• Commissioners approved the temporary use of the Waxahachie Civic Center as an auxiliary courthouse for jury trial proceedings through Dec. 1, at the request of County Court at Law No. 1 Judge Jim Chapman. Judge Little said the county will lease the civic center for $1,000 per day for no more than two or three days per month. Little said the Civic Center will provide a safer, socially-distant environment for jury trial proceedings.

• A new specialist position was created for the county Office of Emergency Management. County emergency management coordinator Samantha Pickett said her office has been inundated with responses to COVID-19, and the knock-on effects of that has put her office in a bind in terms of applying for grant reimbursements and responding to other potential emergencies. “We really need the help at this moment,” Pickett told commissioners.

• The approved consent agenda included approval of regular bills, officers’ reports and previous minutes; an interlocal cooperation contract with Waxahachie ISD; an authorization of a contract for scanning services; several routine budgetary line item transfers; and salary supplements for county attorney office employees Bryan Norris, Stacey Auvenshine and Jake Hefferman.

• A variance was granted to a 3.154-acre property on the south side of Gibson Road in the extraterritorial jurisdiction of Waxahachie, allowing for one lot to not meet the minimum road frontage requirement of 150 feet. The lot is being subdivided into four lots, but county planning and development director Alberto Mares said a recent adverse possession discovery with an adjoining property is bringing the total frontage short, leading to the variance request.

• A previously conditionally-approved plat of two lots containing 4.397 acres at the northeast corner of Shaw Road and Cooke Road in the ETJ of Ennis was denied after the applicant decided not to comply with the stipulated conditions and move forward with his original request. Mares said the conditions involved improvements recommended by the Rockett Special Utility District.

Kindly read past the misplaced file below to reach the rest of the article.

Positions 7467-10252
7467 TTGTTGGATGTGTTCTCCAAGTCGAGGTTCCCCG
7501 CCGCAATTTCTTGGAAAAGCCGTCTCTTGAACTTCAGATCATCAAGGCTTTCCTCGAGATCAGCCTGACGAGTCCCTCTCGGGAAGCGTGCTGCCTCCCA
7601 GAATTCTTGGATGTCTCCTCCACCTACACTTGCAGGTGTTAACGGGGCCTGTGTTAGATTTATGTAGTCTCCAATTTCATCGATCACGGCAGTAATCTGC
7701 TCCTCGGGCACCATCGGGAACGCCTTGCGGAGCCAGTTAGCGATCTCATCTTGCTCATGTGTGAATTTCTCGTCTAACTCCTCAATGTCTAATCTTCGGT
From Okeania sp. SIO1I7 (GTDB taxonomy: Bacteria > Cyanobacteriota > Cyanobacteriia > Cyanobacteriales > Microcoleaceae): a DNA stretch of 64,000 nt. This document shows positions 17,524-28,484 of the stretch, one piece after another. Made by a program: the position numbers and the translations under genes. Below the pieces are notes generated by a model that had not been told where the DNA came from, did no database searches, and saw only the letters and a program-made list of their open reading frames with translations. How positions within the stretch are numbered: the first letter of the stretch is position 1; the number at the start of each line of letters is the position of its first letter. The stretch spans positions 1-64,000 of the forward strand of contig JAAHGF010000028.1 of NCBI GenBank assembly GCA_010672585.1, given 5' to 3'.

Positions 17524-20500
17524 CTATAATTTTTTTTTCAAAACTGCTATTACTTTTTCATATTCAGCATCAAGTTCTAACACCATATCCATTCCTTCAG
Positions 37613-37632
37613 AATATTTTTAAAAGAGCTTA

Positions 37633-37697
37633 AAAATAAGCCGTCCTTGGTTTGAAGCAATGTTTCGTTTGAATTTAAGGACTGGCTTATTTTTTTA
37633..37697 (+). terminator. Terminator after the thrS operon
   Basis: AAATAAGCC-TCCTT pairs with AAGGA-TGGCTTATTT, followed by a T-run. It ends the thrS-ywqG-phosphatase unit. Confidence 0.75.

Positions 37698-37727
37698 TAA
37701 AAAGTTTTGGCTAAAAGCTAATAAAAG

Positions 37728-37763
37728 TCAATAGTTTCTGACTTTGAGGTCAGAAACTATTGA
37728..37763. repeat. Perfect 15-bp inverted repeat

• An annual update of the county’s fixed asset inventory was approved at an expense of $20,000. County purchasing agent E.J. Harbin said this inventory includes all items in excess of $5,000 value, as well as what Harbin termed “volatile” items valued between $500 and $4,999. Those items include computers, monitors, weapons, furniture and communications equipment. Harbin said the county has worked hard this year to account for all these items that hadn’t been previously inventoried before.

• Three 2022 Mack Pinnacle dump trucks were purchased from Grande Truck Center at a $466,723 amount for Road and Bridge Precinct 1.

• Also approved were freight charges for WebEx equipment for each of the four Justice of the Peace precincts for $1,540 total.

• Commissioners approved quarterly disbursement of Ellis County Child Abuse Prevention Fund monies to both CASA and the Ellis County Children’s Advocacy Center equally.

• The court approved a resolution supporting pending state legislation that would allow trucks to carry excess weight on designated routes.

• Following the executive session, the court approved the submission to the Texas Commission on Environmental Quality for four new municipal utility districts, or MUDs: Ellis County MUD FM 984; and Lakeview MUDs No. 1, 2, and 3. The applications have an associated 180-day review and processing time frame.